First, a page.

The first schools to call themselves ‘international schools’ opened in 1924, in Yokohama, Japan and Geneva, Switzerland. While these communities were not connected at the time, we know from the board of governors’ minutes in both places that the founding parents saw education as a force for peace. These parents believed that if children of different nationalities, specifically their own children, learned together they could play a small part in helping to avoiding a repeat of a conflict like the Great War. A hundred years later, and 70 years after the second world war, we don’t hear of many nations going to war with each other anymore, and Thomas Friedman has even argued that no two countries with a McDonald’s in it have gone to war.
But peace itself continues to be elusive, with countless examples of war being waged around the world. Humans have a desire to identify with and belong to groups, but they also have nasty tendency to conflict with those outside of their group. This seems to be as strong as ever as captured by Amy Chau in her recent book Political Tribes:
‘Humans are tribal. We need to belong to groups. We crave bonds and attachments, which is why we love clubs, teams, fraternities, family. Almost no one is a hermit. Even monks and friars belong to orders. But the tribal instinct is not just an instinct to belong. It is also an instinct to exclude.’
Years ago philosophers in Europe introduced the concept of the ‘other’, which describes a state of being different (or even alien) to the one’s own social identity. This concept of the ‘other’ helps explain what the founding parents in Yokohama and Geneva envisioned: an education to break down the cultural and national ‘otherness’.
I can’t help but think that the problem of the ‘other’ was more straight forward in 1924, as the only call to action was breaking down national and cultural divisions; today, by contrast, many educators and school communities grapple with many different forms of ’otherness’ including gender, race, economic class, and learning differences. This is no surprise because in many parts of the world, breaking down such barriers to the ‘other’ has become part of broader social change: the UN’s Universal Declaration of Human Rights was a landmark document in this regard (and the Council of International Schools actually links this document to their accreditation standards) while certain companies, like Cisco, are celebrated for embracing ‘diversity in all its forms’.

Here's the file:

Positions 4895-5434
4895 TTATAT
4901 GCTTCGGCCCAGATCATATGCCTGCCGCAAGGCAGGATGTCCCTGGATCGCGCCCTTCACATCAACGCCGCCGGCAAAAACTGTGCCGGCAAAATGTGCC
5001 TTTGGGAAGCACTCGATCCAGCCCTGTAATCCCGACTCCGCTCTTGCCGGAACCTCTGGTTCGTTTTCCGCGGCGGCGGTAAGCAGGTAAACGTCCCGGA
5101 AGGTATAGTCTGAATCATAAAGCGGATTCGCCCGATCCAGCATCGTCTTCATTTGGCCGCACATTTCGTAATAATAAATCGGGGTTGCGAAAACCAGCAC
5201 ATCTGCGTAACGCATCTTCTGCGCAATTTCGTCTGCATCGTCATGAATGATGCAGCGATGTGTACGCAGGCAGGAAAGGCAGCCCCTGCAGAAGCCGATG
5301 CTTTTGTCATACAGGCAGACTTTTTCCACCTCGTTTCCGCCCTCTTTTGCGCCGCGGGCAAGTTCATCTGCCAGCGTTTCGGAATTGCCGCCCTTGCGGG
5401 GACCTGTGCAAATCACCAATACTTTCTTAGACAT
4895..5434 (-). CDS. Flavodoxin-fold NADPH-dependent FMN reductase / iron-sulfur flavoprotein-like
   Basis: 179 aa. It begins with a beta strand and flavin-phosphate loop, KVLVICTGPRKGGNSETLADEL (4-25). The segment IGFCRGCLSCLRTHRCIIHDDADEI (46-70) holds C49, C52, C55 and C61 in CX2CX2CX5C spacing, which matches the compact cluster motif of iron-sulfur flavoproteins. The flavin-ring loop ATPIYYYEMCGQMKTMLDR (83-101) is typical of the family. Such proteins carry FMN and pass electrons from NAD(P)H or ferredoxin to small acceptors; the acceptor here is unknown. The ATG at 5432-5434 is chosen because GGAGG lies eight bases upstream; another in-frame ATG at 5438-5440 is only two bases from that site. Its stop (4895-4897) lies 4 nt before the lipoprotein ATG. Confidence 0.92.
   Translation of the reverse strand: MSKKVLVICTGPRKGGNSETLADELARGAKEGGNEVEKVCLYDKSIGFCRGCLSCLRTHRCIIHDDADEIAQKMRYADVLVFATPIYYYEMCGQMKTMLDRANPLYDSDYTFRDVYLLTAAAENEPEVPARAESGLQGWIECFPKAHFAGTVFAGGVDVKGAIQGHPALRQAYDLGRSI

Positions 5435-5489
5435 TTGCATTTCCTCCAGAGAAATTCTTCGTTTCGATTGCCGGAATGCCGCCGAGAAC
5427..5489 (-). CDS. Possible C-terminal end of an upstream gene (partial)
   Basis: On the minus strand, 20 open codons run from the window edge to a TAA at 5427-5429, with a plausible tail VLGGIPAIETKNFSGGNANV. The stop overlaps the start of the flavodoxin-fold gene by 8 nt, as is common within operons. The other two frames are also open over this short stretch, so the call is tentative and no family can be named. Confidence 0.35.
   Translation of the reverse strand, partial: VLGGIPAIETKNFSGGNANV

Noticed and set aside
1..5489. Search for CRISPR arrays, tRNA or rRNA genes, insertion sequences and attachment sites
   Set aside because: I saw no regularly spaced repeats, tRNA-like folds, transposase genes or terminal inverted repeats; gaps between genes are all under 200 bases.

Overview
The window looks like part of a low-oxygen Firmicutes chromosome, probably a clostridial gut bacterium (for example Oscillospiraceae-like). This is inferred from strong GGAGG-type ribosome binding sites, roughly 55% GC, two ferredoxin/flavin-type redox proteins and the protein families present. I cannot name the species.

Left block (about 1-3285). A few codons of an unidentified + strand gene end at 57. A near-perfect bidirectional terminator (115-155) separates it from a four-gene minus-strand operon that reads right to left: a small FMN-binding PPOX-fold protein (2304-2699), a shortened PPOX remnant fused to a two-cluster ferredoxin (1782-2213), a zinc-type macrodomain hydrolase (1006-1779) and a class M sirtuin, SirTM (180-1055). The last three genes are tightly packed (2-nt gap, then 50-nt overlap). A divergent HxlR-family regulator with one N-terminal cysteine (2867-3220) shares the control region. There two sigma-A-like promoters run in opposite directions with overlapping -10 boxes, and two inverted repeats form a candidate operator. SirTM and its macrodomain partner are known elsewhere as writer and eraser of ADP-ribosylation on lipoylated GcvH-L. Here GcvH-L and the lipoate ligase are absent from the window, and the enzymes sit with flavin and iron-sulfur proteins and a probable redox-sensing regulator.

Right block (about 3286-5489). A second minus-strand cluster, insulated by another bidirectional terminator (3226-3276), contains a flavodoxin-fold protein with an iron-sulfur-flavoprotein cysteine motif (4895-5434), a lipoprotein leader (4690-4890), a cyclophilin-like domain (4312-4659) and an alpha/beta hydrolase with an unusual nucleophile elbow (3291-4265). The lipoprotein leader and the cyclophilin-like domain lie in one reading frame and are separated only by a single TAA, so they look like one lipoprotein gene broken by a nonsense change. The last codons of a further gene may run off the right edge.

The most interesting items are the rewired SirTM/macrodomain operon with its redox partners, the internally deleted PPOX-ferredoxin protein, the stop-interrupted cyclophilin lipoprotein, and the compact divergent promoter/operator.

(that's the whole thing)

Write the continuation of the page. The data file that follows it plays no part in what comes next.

International schools have gone from being a collection of small outposts scattered around the world, to something of a movement: as witnessed by the thousands of schools conveying the concept of internationalism in their title. The term ‘international’ correctly signals to people that at certain type of ‘otherness’ will be addressed in this type of school, but I wonder if terms like ‘international’, ‘intercultural’, and ‘global’ (or similar terms) can also create a subtle self-limiting barrier to our thinking about the importance of breaking down a much wider range of the ‘other’. I believe a modern ‘international education’ should unapologetically aim to break down the different forms of the ‘other’ (beyond nationality and culture). This is because we know that students with the skills to navigate differences between groups, and who have developed a disposition which enables them to relate to (and not exclude) those with a different social identity, will be some of the best prepared to thrive in the world they will inherit from us adults.
However, a ‘one size fits all’ approach will not work, and it is not the role of international educators to unilaterally impose their values upon communities. Rather educators should work with governors and community members to explore which categories of the ‘other’ are most appropriate to address within their specific context. It can be a sensitive conversation. But arguably, what international schools do best is break down the walls between ‘others’: just ask any Third Culture Kid, as they are often role models of seeing beyond ‘otherness’. As organizations, this unique ability is the core competency of international schools and it is what differentiates them.
What I am suggesting is not new; but bringing the conversation out in the open is a new approach in many settings. We need to formally branch out and declare that modern international educators go beyond national and cultural identities in addressing differences between people.
When the core feature of diversity was citizenship and culture, the title of ‘international school’ captured very well the priorities of the educational programme. I think the words we use, like international, are self-limiting; even if we don’t come up with new words to describe the breadth of education we aspire towards, we should at least bring more of the dialogue around the ‘other’ to the forefront.